A guideline that can be used when describing lighting is the "Watt per gallon" (WPG) guideline. This is not a rule per se, but only a guideline (for reasons that will be explained below).

Lighting can be divided into 3 general categories:

1) Low lighting (~ 1 - 1.5 WPG)
2) Medium lighting (2 WPG)
3) High lighting (3+ WPG)

Correspondingly, plants can also be divided into these 3 categories, with "low light" plants being able to tolerate low lighting conditions, and "high light" plants requiring higher lighting conditions. This does not mean that "low light" plants cannot grow in higher lighting, however.

To explain why the WPG is only a guideline, one must consider the origins of it. WPG was originally designed for T12 fluorescent bulbs (i.e. bulbs that are 1.5 inches in diameter, the number after the T indicates the diameter in eighths of an inch). However, with the advent of various types of bulbs, i.e. T8, T5, power compact (PC) lighting, this guideline has become less accurate. In addition, this guideline cannot be applied in very small (10 gallons or less) or very large (maybe 55 gallons or more (ballpark figure)).

For instance, in my 2.5 gallon aquarium, I have two 13W compact fluorescents. This gives a total of 26 watts, corresponding to just over 10 WPG. This might seem suicidal at first (remember, the amount of light drives the amount of plant growth), however, because the WPG guideline is not accurate at small tanks, it turns out my 2.5g nano may fall under the "high light" conditions only (as opposed to "suicidally high light"). If I were to follow the WPG guideline strictly, and have 3 WPG over my 2.5g nano (i.e. 7.5 watts of light), then the tank would be poorly lit, and could only fall under a "low light" setup.

Not only is the amount of lighting critical to a planted tank, but the type of lighting is also important. As mentioned, there are several types of lighting available to the aquarist today (T12, T8, T5, PC, etc). Such bulbs can sometimes be confusing the novice planted aquarist. As a general rule, T8 and T5 are newer and more efficient than the older T12 bulbs. There are two camps of thought, one which prefers PC lighting while the other prefers T5 lighting, but to argue the points of these two types would be beyond the scope of this article.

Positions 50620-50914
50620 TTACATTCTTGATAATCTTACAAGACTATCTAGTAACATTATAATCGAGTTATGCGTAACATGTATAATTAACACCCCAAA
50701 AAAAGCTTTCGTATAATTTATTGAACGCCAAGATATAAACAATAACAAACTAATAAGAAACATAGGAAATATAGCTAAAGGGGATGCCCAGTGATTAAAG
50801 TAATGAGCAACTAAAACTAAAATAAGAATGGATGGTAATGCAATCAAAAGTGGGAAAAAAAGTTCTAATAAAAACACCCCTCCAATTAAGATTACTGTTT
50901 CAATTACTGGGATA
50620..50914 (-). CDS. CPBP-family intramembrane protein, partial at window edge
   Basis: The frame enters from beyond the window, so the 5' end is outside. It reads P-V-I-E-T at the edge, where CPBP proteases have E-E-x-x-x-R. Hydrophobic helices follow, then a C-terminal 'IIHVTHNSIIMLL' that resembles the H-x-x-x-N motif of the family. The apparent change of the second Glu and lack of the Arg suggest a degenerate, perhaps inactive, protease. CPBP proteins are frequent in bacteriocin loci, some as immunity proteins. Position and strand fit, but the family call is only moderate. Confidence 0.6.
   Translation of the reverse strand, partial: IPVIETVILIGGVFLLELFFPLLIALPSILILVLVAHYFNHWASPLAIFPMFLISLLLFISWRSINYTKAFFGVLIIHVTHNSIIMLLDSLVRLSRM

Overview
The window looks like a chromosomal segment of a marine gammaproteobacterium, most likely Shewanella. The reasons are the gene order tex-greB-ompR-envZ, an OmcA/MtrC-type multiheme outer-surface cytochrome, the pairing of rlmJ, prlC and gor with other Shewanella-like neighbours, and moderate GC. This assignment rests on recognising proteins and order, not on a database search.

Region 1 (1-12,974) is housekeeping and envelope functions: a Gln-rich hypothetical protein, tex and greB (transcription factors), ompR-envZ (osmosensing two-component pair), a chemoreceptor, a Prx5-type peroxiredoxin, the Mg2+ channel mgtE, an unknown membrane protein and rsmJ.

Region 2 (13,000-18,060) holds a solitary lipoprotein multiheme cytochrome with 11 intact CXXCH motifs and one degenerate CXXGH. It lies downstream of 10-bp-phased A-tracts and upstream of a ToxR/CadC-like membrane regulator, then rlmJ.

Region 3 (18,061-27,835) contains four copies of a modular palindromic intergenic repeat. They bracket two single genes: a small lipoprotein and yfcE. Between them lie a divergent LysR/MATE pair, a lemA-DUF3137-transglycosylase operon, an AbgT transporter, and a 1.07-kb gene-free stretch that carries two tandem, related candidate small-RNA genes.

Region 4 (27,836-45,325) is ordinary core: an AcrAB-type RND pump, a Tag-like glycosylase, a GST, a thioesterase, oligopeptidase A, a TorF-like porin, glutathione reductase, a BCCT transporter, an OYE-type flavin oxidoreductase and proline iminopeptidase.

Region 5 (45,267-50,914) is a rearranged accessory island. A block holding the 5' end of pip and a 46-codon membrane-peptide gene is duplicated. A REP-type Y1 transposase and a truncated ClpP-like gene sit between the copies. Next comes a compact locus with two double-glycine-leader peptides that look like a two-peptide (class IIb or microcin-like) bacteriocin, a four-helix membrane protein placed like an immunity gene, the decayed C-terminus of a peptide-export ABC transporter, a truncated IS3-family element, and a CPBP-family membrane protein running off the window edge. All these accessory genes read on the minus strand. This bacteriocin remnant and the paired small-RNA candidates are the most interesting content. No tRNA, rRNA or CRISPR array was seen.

One must remember that in general, fluorescent bulbs are all subject to a phenomenon called "restrike". In restrike, light that is emitted from the bulb will "restrike" the bulb, reducing the output of effective light. In general, straight fluorescent tubes are less prone to restrike than (say) the spiral power compact bulbs that can be purchased.

For some, the "colour temperature" of the bulb will also be a consideration. Plants in general are not too picky regarding the colour temperature, and some may argue that this point is not necessary, however, I have decided to briefly touch upon this.

In "normal" daylight, the sun is 5500 Kelvin (the unit of measure for colour temperature). Higher colour temperatures will appear bluer, while lower colour temperatures will appear redder. Here are some typical colour temperatures that can be found:

2700K "warm white"
3500K "cool white"
6500K "daylight"

Do keep in mind that light is but one important factor in keeping a successful planted aquarium
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post #37 of 37 (permalink) Old 01-09-2018, 08:14 PM
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Last edited by irie; 03-22-2019 at 06:15 AM. Reason: EDITED/REMOVED